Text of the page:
The Alternative Havana Biennial Concludes

Yanelys Nunez Leyva

Photos: Erish and Armando Cuspinera

HAVANA TIMES — My head still isn’t fresh, it’s still clouded by a some absolutely chaotic days, but with paranoia and having to keep one eye open, writing becomes essential.

The #00 Havana Biennial took place, and I can now finally say that out loud, without any hesitation or doubt. In spite of seizures, threats, suspicions, arbitrary arrests, we managed to put on the event we wanted to, or better yet, the event we needed.

We were afraid the whole time. We could have been locked up in jail from the very beginning; they could have lined streets with policemen and State Security. Maybe because Bruno Rodriguez, our foreign minister, was very close to saying that we are very advanced in human rights matters, without hiding his snigger.

Maybe that’s why they decided to boycott the #00 Havana Biennial in another way, which wasn’t very original by the way, or maybe it was for reasons we will never understand (at least until they are disclosed in a few years’ time in documents or when some leader-wannabe-writer publishes his memoirs).

“We won’t allow the Havana Biennial’s name and significance to be tarnished.” That statement made by the UNEAC (Association of Cuban writers and artists) director and the AHS (young people’s cultural association) Board took up a respectable amount of space in Granma newspaper, just two days before the #00 Biennial was set to open.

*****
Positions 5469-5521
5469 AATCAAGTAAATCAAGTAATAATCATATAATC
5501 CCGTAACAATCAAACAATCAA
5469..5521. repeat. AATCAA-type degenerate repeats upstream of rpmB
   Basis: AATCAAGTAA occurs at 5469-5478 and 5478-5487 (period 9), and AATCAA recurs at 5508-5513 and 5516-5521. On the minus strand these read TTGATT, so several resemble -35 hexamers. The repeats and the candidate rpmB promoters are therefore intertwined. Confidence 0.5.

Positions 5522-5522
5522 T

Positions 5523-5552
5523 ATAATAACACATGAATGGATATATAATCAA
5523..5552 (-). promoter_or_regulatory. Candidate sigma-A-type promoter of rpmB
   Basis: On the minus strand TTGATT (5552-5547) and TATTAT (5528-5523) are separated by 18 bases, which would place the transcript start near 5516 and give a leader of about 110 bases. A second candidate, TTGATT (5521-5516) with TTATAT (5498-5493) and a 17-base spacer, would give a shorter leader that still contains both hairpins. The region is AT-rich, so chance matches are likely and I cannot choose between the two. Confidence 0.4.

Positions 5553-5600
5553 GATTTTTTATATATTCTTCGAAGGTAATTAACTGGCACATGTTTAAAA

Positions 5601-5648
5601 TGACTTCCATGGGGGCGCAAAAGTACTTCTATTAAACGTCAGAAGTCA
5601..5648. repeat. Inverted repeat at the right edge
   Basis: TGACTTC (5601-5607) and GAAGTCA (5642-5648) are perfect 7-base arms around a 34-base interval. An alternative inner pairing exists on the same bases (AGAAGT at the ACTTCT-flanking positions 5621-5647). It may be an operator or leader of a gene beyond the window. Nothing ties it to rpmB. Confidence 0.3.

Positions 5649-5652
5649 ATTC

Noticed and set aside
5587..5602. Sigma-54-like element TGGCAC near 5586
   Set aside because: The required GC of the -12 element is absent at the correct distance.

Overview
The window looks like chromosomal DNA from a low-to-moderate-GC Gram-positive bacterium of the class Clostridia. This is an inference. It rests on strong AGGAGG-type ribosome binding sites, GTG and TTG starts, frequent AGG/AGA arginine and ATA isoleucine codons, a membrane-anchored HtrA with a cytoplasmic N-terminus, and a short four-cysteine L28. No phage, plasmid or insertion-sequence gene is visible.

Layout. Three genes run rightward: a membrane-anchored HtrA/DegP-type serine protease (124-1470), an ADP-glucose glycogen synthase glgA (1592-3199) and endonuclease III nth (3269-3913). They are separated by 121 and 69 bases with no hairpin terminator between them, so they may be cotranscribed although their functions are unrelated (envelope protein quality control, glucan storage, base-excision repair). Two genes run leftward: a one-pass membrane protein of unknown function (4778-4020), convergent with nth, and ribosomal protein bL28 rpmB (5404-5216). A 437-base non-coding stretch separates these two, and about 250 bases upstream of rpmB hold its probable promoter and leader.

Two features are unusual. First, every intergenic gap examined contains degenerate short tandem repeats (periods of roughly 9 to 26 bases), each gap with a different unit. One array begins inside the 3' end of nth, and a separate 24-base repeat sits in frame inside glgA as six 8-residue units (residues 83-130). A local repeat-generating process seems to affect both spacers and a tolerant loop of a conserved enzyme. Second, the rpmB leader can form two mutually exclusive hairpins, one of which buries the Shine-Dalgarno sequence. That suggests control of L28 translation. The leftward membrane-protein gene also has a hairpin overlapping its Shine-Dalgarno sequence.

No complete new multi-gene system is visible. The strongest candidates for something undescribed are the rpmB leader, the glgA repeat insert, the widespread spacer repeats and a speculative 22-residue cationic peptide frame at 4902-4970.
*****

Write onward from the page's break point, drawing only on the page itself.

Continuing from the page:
Participating artists who found out, gradually arrived to the assembly point with the news in the middle of a broken smile.

Jokes were made like:

What group of artists do you belong to, the confused or those who aren’t recognized?  Or, I still haven’t got a cheque from the CIA through. 

However, let there be no mistake, those words were disturbing for all of us, that article in the country’s main newspaper could have led our event to failure.

Who wouldn’t allow it to be tarnished? The police? Civilians in uniform? Internet trolls with bans from art critics and those who scorn the self-taught?

However, there wasn’t any time to take any intimidation too seriously. We were a few hours away from this day, outlining a response to angry institutions, but exhaustion and final preparations didn’t allow us to issue our reply statement immediately, we preferred to reply with a great opening ceremony instead.

May 5th made me work twice as hard and I was exhausted, the accumulation of months of work. Jose Ernesto looked at his watch and he confidently told me: It’s a minute past 5, the Biennial has already started.

And I couldn’t help but smile. Even though there are policemen on every street corner, even though some friends didn’t come because they were afraid, even if they close all of Havana off tomorrow so we can’t hold an intervention. I am happy and I trust that the rest of the activities will also take place.

I want to end this first post about the #00 Havana Biennial here and I will continue to tell you about it in other posts over the coming days. I first would like to have some time to assimilate and process what happened.

However, I can’t leave out our sincere gratitude to those who were super important for this event such as Amaury Pacheco, Coco Fusco, Brigitte Campeau, Tania Bruguera, Iris Ruiz, Reynier Leyva Novo, Ernesto Oroza, Gerardo Mosquera, Katherine Bisquet, Jose Ernesto Alonso, Yuri Obregon, and all of the other artists, curators and students who took part with all of willingness in the world, who I will now list.